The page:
- You shall not throw dust in my eyes that way!
throw good money after bad
- Incur further loss in a hopeless attempt to recoup a previous loss.Example sentences
- And after two years of losses, some investors are unwilling to throw good money after bad.
- In Scotland, where the higher spend has not so far resulted in the hoped-for Great Leap Forward, the fear is that in shelling out even more, taxpayers will indeed be throwing good money after bad, with no guarantee of improvements.
- The public need to become much more aware that they could be throwing good money after bad if they buy these plots.
throw one's hand in
- Withdraw from a card game, especially poker, because one has a poor hand.Example sentences
- He went all in, caught a couple of kings and threw his hand in without showing.
- 4.1Withdraw from a contest or activity; give up.Example sentences
- She will throw her hand in early when the polls show - amongst democrats - she's a Divider, not a Uniter.
throw in the towel (or sponge)
- (Of boxers or their seconds) throw a towel (or sponge) into the ring as a token of defeat: Cafaro was told by his trainer that he was going to throw the towel in if he did not start throwing punchesMore example sentences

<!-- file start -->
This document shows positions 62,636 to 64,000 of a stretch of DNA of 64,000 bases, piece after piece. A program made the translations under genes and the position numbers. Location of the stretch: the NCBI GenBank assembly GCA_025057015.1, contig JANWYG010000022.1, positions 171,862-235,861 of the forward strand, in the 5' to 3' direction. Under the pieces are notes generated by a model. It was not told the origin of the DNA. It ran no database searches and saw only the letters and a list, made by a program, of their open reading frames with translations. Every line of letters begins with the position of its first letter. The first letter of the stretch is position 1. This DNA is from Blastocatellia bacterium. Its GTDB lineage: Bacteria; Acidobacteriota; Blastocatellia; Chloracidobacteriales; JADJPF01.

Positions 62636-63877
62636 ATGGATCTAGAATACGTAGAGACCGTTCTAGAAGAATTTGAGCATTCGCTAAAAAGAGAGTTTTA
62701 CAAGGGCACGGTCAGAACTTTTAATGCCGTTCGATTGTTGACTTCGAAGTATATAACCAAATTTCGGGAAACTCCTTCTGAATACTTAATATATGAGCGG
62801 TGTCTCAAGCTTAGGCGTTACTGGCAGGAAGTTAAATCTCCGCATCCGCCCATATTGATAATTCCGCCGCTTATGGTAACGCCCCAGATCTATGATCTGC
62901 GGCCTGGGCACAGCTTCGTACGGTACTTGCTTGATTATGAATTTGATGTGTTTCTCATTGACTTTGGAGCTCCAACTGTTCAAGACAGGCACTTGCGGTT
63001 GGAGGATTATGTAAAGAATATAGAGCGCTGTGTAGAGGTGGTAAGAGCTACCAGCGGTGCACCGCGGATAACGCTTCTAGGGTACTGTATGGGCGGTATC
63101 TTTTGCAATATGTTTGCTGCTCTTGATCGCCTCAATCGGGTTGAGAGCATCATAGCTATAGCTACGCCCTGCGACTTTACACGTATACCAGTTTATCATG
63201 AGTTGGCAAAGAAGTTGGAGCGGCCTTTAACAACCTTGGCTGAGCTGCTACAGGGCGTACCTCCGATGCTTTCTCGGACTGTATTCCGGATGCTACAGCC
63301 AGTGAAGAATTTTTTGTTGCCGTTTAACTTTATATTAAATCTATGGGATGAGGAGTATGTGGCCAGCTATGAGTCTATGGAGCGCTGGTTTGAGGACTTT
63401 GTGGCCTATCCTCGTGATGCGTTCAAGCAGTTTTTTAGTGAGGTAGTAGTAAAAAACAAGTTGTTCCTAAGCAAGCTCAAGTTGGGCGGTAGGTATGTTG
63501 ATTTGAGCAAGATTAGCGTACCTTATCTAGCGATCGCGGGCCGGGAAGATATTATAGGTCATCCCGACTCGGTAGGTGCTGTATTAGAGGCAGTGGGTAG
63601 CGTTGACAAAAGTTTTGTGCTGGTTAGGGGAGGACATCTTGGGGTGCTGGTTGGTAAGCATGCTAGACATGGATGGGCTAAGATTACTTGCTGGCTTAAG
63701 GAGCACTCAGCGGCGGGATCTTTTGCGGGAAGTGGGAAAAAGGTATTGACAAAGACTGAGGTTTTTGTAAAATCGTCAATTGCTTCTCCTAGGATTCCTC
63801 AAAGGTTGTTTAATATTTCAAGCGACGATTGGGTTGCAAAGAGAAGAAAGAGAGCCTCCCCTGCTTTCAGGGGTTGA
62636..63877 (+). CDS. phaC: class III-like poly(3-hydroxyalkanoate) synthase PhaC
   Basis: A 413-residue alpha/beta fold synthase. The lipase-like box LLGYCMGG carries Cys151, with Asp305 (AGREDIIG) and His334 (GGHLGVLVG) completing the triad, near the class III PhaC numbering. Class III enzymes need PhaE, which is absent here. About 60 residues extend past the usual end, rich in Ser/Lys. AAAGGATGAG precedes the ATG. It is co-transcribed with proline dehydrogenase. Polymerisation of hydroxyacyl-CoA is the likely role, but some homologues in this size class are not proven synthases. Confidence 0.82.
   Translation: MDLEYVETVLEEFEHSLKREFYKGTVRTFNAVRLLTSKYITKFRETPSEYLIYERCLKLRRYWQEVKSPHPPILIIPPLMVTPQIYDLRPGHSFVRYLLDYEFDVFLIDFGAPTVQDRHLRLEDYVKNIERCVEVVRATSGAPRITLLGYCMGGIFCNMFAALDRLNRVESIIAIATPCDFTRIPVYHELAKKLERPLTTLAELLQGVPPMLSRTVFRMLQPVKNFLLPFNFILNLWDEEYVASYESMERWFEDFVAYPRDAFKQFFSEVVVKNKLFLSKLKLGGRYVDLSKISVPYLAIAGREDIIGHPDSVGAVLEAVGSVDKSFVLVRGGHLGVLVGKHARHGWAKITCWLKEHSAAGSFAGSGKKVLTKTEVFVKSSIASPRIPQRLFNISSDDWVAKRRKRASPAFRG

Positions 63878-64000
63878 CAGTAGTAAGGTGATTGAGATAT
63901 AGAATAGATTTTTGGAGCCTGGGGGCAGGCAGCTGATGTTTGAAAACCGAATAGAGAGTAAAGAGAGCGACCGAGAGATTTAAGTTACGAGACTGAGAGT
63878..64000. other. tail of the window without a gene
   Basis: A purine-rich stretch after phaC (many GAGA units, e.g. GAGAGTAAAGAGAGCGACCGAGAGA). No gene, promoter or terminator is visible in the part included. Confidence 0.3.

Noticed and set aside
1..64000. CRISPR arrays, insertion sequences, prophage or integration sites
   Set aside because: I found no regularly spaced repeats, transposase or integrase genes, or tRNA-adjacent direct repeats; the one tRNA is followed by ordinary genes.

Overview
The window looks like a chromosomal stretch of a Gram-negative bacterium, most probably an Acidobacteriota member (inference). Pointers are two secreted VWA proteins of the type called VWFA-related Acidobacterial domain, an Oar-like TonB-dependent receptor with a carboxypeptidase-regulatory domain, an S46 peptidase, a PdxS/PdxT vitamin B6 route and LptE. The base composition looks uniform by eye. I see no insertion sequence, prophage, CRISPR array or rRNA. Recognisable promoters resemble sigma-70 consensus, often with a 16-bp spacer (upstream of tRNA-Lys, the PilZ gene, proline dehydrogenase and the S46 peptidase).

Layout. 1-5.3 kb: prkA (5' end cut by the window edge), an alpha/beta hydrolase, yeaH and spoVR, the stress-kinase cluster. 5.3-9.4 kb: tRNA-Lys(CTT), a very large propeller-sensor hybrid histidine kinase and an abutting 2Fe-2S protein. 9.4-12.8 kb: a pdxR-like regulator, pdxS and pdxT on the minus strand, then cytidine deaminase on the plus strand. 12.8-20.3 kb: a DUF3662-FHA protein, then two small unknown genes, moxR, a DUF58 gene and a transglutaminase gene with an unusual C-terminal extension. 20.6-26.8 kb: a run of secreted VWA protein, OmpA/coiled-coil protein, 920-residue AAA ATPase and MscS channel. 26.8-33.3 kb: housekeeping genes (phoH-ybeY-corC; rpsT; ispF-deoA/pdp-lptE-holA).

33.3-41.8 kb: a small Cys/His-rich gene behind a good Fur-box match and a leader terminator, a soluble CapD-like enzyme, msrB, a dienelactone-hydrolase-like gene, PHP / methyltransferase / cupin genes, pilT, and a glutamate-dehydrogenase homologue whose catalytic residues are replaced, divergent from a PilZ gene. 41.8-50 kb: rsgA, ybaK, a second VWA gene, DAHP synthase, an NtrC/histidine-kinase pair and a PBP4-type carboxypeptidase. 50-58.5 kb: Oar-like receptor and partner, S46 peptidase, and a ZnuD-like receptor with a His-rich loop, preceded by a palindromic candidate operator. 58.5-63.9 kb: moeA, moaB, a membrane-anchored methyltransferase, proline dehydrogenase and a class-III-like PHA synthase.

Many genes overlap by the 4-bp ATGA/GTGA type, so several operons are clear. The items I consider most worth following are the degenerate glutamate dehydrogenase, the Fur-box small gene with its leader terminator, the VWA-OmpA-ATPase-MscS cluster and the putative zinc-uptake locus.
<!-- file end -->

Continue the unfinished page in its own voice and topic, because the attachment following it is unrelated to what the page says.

- The Mexican great saw his challenge end when his corner threw in the towel in the closing seconds of round 11.
- One of his cornermen surprisingly decided to throw in the towel to spark a 3-way disagreement between his assistant and the fighter himself.
- He left a trail of blood across the ring before his corner threw in the towel after 15 brutal rounds.
- 5.1Abandon a struggle; admit defeat: there are times when the difficulties appear too great and we just throw in the towelMore example sentences
- Halfway up, my wife, who is not usually fazed by such challenges, couldn't face the prospect of struggling down again and so threw in the towel.
- If you're struggling to get through your workout, throw in the towel for the day instead of beating up your body even more.
- If it's us that throws in the towel, then life gets really rough for the locals and our reputation goes in the toilet.
- A risky attempt to do or achieve something: a struggling actor giving it a last throw of the dice as he stages a self-financed production of HamletMore example sentences
- It is very, very tight and we know we've just got one throw of the dice.
- ‘The stakes are too high and our future too important to be gambled on a reckless throw of the dice,’ he said.
- His appointment as coach in July last year, once seen as a desperate throw of the dice, looks an ever more shrewd choice.
throw oneself on someone's mercy
- see mercy.Example sentences
- ‘I fear we're going to be throwing ourselves upon Aurora's mercy,’ he confided.
- I throw myself upon his mercy and beseech him to shelter me and my man-servant from those who would seal our doom!
- There is one who gave into her demands and slew the one who threw herself upon his mercy.
throw up one's hands
- Raise both hands in the air as an indication of one’s exasperation: Dickens threw up his hands in impatienceMore example sentences